Abstract Nature Photography: Taking Creative Photos

natural abstracts

Abstract nature photography has no rulebook. It’s one of the best ways to harness real creativity as a photographer. Abstract nature photos could be created from anything, whether it be motion blur, creative use of color, or other techniques used to give a unique perspective of natural subjects.

There are compositional guidelines and a handful of technical “do’s and don’ts” in nature photography, but there is nothing anywhere that states that we have to record our subject just as the eye sees it. More often than not, we will want to record our chosen subject in a realistic way, capturing it in its entirety in order to convert a proper sense of scale and context.

But doing so will not always produce the most compelling image, and creative results can come from thinking outside the box in a more unconventional approach.

Abstract photos are not suited to everyone. Some may not like the different ways of viewing nature in abstract. But photography is a very subjective thing and the images in this piece will no doubt polarise opinions – you either love or hate this style of photography.

abstract in nature
Reflections, Bude canal, Cornwall, UK. November 2007.

However, nature is full of interesting shapes, forms, colours, details, textures and motions – key ingredients for capturing abstract images. Therefore, it is no surprise that the days of wildlife photographers always capturing their subject with a high degree of realism are long gone.

Digital capture has undoubtedly encouraged photographers to be more experimental and innovative – the boundaries of creativity have to be pushed in order to produce truly original and fresh results. As a close-up photographer, I am able to create abstracts by highlighting and isolating intriguing and fascinating details in my subject – revealing texture and form that might otherwise go unnoticed.

However, there are countless other ways to do this. With this style of photography, the subject matter itself grows less important and it doesn’t even need to be recognisable – form is primary; content is irrelevant. Often, technique is superseded by the importance of having the imagination and foresight to ‘see’ the image in the first place.

abstract nature tutorial
Water pouring over weir, with backlit spray, Bude canal, Cornwall, UK.

There are limitless ways to be original, unconventional or abstract with your approach to photography. Using multiple exposures is just one method, while emphasising shape and form, differential focus, or using Intentional Camera Motion (ICM) are others.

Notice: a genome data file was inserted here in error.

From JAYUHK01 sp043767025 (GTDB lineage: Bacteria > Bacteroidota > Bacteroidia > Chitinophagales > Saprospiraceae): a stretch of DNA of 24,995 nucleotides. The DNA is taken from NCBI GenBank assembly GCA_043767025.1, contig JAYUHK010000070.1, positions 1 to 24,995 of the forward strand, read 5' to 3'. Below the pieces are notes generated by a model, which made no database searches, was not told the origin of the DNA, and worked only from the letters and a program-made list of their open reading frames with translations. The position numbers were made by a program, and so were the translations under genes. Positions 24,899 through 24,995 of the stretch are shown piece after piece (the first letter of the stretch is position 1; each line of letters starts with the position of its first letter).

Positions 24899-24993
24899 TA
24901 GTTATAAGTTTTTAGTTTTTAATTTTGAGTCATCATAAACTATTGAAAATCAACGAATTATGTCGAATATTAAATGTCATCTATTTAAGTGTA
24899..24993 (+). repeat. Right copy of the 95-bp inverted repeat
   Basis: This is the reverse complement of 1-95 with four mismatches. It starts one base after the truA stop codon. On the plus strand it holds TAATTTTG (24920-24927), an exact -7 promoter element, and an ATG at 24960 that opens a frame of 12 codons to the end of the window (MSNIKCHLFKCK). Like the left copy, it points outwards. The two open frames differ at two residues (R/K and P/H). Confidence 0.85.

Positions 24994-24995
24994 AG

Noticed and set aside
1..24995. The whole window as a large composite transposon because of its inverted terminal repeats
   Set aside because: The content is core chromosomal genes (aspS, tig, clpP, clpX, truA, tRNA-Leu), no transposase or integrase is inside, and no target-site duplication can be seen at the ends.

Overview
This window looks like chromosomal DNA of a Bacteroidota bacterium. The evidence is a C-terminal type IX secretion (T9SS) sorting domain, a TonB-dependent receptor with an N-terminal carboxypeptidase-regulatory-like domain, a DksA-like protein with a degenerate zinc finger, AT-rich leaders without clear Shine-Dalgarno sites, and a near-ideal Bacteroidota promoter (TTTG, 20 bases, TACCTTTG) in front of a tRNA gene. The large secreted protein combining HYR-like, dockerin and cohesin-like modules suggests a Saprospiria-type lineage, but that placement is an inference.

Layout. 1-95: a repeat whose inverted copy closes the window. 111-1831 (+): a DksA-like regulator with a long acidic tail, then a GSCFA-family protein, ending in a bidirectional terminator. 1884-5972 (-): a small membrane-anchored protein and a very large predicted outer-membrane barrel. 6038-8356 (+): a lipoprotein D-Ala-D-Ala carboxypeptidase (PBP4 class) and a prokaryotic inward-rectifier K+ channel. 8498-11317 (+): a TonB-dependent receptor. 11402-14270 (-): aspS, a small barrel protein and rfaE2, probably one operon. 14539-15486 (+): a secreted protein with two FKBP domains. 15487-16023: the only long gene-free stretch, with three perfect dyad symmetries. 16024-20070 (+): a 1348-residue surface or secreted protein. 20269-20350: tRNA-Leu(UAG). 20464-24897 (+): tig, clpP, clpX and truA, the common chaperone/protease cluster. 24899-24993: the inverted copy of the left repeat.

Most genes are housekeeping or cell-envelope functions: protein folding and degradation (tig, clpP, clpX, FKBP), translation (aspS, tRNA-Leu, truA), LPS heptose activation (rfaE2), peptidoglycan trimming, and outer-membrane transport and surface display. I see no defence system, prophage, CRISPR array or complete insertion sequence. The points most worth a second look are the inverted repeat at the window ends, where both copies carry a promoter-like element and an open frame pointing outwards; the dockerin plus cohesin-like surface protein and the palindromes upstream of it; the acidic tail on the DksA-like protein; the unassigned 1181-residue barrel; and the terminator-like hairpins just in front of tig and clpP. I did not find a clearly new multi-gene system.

We will take a brief look at a few creative styles to give ideas and hopefully encourage you with your own creative visions.

1. Shape, Form and Detail

Focusing in on a fragment of a natural scene allows us to look at the small details. Abstract nature photography works best when there is no immediate association with the subject due to the closer look that this style provides.

Patterns exist throughout nature. What I particularly like about abstract photographs is how they disguise scale and context, but emphasise colour and design.

how to photograph abstracts in nature
Backlit rose thorn, Broxwater, Cornwall, UK. October 09.

Studying the shape and form found within nature will yield fresh and interesting photo opportunities. Depending on the type and size of the subject, you will require a telephoto lens, a good macro lens, or close-up attachment to generate a level of magnification that will enable you to highlight and reveal small, but exquisite, natural detail.

Often quite ordinary things can look quite extraordinary when carefully and selectively abstracted. By isolating small areas of natural elements such as fur, feathers, bark, foliage, the wings of an insect, or the patterns found within ice, sand and moving water you are able to capture shapes, lines, curves, colour and flow that would otherwise go unrecognised.

The closer you get to subjects, the more you are able to abstract them. Be very selective as to what exactly you include and exclude from the frame. I’m a big fan of simplicity – less is often more. This creative style perfectly suits this ethos. I probably do not need to tell you this, but a tripod is often a key tool, aiding very precise and thoughtful composition.

2. Differential Focus

By intentionally keeping specific parts of the subject in sharp focus, while allowing other areas to drift out of focus, photographers can efficiently highlight key points of interest and direct the viewer’s eye.

Creatively using depth of field in this way is better known as selective or differential focus. Abstract photographers can design their images and alter the perception of their subject by manipulating the zone of focus for creative effect.

While nature photographers will often employ differential focusing to create separation between a subject and its background in order to isolate it from its surroundings, a more intriguing use is to render your main subject in soft focus and maybe place focus on a secondary subject or area of interest.